28 Sep, 2020
With the availability of new data, Allulose is now included in "Ketogenic Approved" category
When the low-energy sweetener allulose was introduced to the market, there was a lot of excitement because allulose appeared not to trigger the body's insulin or raise its blood glucose levels, absorbing only when it reached the intestines and passing out quickly thereafter in the urine. Additionally, its bulk and mouth-feel are very similar to common table sugar, making it ideal for many recipes and products searching for the 'perfect' sweet alternative that would please those who detect unintended flavors that may come with other options.
Allulose is a monosaccharide, also called psicose, d-psicose, d-allulose, or pseudo-fructose. Its natural sources (from which only a very small amount can be extracted) include dried fruits, brown sugar, and maple syrup. With the interest in this sweetener growing, production of allulose also uses corn as a source ingredient.
Our enthusiasm for such announcements is always tempered by caution. While many keto-targeted products entered the market soon after the sweetener did, we held back on including it in our certification program to wait for more data. At the time, there were only very small human trials and, without more scientific research, we had little way to know how this new sweetener affected the body on a large scale. Sweeteners earn much attention and therefore are frequently the subject of study; we knew we would only have to wait for more data to be released.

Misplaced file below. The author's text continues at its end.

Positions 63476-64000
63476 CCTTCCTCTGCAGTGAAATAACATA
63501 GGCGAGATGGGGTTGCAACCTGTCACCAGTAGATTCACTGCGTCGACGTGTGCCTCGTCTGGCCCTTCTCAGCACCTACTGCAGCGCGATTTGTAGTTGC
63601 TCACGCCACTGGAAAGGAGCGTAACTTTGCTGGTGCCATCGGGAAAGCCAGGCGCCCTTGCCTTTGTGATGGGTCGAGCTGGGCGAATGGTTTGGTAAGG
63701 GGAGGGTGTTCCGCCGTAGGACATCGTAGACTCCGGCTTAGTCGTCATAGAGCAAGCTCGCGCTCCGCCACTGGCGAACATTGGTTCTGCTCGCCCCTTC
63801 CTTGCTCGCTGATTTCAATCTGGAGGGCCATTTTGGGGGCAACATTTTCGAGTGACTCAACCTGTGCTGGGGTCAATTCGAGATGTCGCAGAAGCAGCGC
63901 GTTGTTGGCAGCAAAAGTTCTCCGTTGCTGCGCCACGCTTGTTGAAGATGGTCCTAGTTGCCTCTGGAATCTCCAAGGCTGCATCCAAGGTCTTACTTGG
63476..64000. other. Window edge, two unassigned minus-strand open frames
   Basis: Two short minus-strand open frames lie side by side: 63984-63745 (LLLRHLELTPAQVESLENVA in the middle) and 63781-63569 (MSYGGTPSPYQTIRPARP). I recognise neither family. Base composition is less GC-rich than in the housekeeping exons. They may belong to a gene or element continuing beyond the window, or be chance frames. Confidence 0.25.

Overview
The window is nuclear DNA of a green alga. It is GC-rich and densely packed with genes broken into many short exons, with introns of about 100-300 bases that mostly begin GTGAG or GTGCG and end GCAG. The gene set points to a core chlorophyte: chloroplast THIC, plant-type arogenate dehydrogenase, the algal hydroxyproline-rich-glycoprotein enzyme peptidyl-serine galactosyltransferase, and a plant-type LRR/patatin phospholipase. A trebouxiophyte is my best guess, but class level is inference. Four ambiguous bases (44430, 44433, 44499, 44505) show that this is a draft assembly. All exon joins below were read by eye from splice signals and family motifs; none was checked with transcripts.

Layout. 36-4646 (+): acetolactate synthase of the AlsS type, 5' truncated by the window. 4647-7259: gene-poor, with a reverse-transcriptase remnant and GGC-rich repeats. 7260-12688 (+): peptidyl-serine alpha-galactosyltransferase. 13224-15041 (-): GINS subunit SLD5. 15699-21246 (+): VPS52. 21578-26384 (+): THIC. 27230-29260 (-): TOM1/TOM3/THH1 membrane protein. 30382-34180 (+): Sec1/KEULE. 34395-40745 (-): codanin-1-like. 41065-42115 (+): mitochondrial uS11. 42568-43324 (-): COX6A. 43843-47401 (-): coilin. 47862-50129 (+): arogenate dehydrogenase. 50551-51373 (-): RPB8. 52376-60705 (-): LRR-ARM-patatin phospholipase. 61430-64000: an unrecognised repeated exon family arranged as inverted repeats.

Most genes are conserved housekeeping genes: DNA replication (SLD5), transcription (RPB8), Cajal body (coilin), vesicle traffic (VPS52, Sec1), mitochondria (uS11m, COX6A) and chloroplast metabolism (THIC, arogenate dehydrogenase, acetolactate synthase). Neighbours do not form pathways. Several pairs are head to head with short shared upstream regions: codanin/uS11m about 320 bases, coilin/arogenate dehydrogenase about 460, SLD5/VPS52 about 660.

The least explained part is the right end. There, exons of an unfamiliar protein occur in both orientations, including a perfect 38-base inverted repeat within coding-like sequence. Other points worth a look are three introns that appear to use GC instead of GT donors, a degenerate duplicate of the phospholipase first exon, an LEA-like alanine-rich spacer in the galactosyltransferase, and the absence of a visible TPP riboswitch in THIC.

As such data accrued and the FDA determined allulose was Generally Recognized as Safe, we took a measured step forward and included allulose as a qualifying ingredient for Ketogenic Friendly certification, acknowledging that there did appear to be weight loss-related benefits to its formulation. The FDA also allowed that allulose does not need to be included on nutritional labels as part of the total or added sugars (similar to sugar alcohols you may already be familiar with).
Now, a recent study published on PubMed finds that some of the organ damage to rats observed in earlier studies does not appear to be related to their consumption of allulose.
We have therefore taken the next step for this ingredient. Allulose is also now included in the Ketogenic Approved category of certification.
At this time, it is not included in the Certified Ketogenic level.
As ever, our greatest concern is that our certification levels meet the roles they were created to fill. At any time, if we find science-backed evidence of benefit or harm by any ingredient that we already evaluate, or find cause to add a new ingredient to our evaluation protocols, we will adjust accordingly and make that announcement here.
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